Easy? (I can’t even imagine!) Temper tantrums rivaled any two-year old’s, yet Gina persisted. Within two weeks she saw a difference. To avoid conversing with her mean mother, the teen cleaned…everything. Then she worked a puzzle.

Over the next four months as a more appreciative attitude developed, privileges slowly were returned.

Drastic measures had led to drastic results. Sometimes it’s the only solution.

In my quiet time, I have been studying the Old Testament book of the prophet Zephaniah. God is ticked. The people of Judah have added idols to their worship protocol, and God, who loves them enough to get their attention, is about to strip them of everything they value. Zephaniah begs them to repent and not take things for granted. In the end, most remain stubborn and refuse to take God seriously. Soon the Judah-ites are carted off by the Babylonians, where they live in exile for 70 years. Only then did they understand from where their blessings came.

Gina was lucky. Her daughter learned her lesson before anything more drastic had to happen. God had to be pleased. Perhaps it’s a message all parents need to heed.

Kansas State Extension Newsletter: A Great Meeting

Submitted by: Carla Nemecek, Southwind Extension District Director & Agent

One of K-State Research & Extension’s signature methods to disseminate information and to evoke learning is through “having a meeting.” We’ve all put on, or attended, lots and lots of meetings. And, if I’m being honest, those meetings haven’t all necessarily been successful, great meetings. Over the years, I have attended my share of meetings, and today I am going to share what I believe makes for a “good meeting.”
Having the right topics would seem rather obvious, and for that reason, I am not going to go down that track. I will assume that you have the appropriate topics and the right people to make presentations. So, given that, what else can one do to make for a great meeting?

Publicize. Make certain the right people know about the meeting. Tell those people who come in contact with your target audience about the meeting. Even if you don’t expect a professional within your community to attend, you still want them to know about it so that they can pass it on to their clientele. Good examples might be the banker, implement dealer, clergy, social worker or anyone who tends to come in contact with those you hope to see at your meeting. Make sure those individuals have all the info they need to promote your upcoming meeting to their clientele. Make a list of persons you believe the meeting will be most beneficial to, and then stick your neck out and make a personal contact with those individuals to let them know that you want them there. Putting an article in the paper or an announcement on the radio may not be enough. Personal contact is so much more powerful. And, to do these things, you have to believe in your work, and be enthusiastic about your bringing this information or learning opportunity to your intended audience.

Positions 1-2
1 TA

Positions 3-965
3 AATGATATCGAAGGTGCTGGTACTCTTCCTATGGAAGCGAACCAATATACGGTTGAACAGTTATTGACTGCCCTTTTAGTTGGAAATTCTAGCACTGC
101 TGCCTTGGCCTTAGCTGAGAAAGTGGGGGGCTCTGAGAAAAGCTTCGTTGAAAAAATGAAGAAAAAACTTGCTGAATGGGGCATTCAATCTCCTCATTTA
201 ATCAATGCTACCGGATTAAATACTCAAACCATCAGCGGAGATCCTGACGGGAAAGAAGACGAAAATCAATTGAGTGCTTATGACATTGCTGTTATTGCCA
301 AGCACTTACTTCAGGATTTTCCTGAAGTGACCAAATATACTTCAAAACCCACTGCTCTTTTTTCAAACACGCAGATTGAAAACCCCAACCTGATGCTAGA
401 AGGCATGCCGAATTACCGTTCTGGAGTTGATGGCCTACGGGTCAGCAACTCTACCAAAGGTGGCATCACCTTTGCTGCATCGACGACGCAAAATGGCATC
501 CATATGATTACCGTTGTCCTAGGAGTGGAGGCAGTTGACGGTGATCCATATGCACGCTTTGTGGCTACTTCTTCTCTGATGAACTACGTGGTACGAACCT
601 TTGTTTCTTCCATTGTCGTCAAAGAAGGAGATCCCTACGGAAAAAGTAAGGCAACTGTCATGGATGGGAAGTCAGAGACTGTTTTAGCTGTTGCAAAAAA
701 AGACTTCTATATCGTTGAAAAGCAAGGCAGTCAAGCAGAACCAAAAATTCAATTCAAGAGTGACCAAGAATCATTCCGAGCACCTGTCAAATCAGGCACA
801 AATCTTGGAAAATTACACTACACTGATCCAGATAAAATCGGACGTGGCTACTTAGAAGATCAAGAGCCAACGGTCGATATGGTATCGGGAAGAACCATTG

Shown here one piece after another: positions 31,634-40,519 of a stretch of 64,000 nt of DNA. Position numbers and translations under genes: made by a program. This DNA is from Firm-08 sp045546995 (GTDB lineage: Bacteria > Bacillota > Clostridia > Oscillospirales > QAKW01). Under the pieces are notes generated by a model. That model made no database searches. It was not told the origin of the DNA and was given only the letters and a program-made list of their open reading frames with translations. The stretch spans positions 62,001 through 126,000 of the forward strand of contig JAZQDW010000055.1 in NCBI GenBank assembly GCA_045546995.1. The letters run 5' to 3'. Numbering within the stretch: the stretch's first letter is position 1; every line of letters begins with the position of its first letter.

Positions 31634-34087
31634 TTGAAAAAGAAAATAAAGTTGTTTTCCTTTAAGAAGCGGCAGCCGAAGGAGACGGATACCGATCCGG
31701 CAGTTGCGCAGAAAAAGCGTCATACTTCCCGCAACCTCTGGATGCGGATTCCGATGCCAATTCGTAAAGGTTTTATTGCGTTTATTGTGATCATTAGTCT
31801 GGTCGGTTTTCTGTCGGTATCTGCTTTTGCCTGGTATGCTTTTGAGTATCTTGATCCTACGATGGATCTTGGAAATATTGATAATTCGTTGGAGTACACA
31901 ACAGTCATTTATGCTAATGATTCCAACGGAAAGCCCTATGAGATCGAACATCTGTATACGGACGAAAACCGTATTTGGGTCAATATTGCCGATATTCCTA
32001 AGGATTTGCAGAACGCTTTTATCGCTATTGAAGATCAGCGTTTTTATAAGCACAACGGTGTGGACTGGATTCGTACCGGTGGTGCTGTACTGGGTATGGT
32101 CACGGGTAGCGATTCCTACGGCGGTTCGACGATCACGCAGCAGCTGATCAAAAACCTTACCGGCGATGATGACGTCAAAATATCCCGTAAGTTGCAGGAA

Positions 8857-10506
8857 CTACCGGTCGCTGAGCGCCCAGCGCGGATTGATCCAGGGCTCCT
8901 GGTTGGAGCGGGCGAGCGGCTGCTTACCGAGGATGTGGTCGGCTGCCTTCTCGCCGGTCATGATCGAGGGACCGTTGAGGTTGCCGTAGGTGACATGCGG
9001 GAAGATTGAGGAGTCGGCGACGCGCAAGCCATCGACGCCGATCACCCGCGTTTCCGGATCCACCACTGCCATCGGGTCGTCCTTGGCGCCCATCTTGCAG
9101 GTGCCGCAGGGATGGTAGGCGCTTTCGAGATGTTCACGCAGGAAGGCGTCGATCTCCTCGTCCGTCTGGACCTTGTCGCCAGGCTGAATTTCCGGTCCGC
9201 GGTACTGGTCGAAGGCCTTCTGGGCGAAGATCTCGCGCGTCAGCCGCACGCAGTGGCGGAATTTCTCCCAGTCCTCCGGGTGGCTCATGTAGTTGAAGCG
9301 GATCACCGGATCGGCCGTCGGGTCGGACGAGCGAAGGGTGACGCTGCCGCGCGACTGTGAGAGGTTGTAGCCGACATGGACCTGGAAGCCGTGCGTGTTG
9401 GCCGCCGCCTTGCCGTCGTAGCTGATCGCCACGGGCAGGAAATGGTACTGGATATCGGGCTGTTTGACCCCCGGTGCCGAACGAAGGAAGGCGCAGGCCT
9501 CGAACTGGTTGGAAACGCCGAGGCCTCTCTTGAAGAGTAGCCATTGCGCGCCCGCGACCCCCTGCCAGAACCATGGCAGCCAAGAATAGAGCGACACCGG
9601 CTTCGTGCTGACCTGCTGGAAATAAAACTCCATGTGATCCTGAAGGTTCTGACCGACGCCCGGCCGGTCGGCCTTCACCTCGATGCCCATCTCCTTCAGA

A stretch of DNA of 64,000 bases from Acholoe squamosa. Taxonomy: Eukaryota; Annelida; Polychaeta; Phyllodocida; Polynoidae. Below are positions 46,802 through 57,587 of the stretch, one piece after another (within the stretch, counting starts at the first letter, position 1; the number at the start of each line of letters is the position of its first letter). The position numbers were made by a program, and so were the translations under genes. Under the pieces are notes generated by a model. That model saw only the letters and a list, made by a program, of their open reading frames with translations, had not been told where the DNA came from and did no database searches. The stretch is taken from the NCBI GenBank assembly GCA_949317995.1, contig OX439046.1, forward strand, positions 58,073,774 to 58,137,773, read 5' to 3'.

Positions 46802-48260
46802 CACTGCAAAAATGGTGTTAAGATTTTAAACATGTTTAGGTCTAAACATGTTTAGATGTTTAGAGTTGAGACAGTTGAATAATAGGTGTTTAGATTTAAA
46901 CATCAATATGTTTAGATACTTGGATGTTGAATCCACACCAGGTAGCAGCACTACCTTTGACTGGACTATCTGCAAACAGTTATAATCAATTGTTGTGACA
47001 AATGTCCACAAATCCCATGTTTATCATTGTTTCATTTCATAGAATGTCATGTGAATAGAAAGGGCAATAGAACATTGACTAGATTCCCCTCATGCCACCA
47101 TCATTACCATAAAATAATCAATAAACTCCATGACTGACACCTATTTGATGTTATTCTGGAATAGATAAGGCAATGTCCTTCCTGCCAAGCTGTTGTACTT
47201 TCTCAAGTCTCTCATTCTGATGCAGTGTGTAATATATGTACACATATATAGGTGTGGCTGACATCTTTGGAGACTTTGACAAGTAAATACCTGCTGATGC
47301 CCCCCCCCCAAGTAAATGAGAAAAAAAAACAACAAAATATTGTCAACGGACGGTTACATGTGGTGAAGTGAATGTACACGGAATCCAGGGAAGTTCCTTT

Meeting place. Make sure you have chosen the best place for the meeting. Can the room be set up for the best possible learning environment? Does your intended audience find the meeting place to be inviting and comfortable?

Setting the stage. Is the emcee fully prepared to welcome the audience and to introduce the speakers? Giving strong introductions for a speaker and the topic can set the stage for that speaker to have an even better learning experience. Letting the audience know why they made the right decision to be there on that day, and that they will be learning about topics of importance to them also sets the stage for a great meeting. Make certain you know how to pronounce the speaker’s name. It is less embarrassing to ask the speaker before the meeting, than to mispronounce a name in the introduction. And know something about the speaker in introducing them. Again, helping the audience to become familiar and excited about the speaker is the most important job of the person making the introduction.

Be positive. Above all other things, as a speaker or as the emcee, you should be totally positive. No matter if the visual equipment breaks down, or the PA system acts up, great speakers find some way to remain positive and enthusiastic for why they are there. They do not lay blame on others, but rather search for solutions. No matter what happens, people expect positive.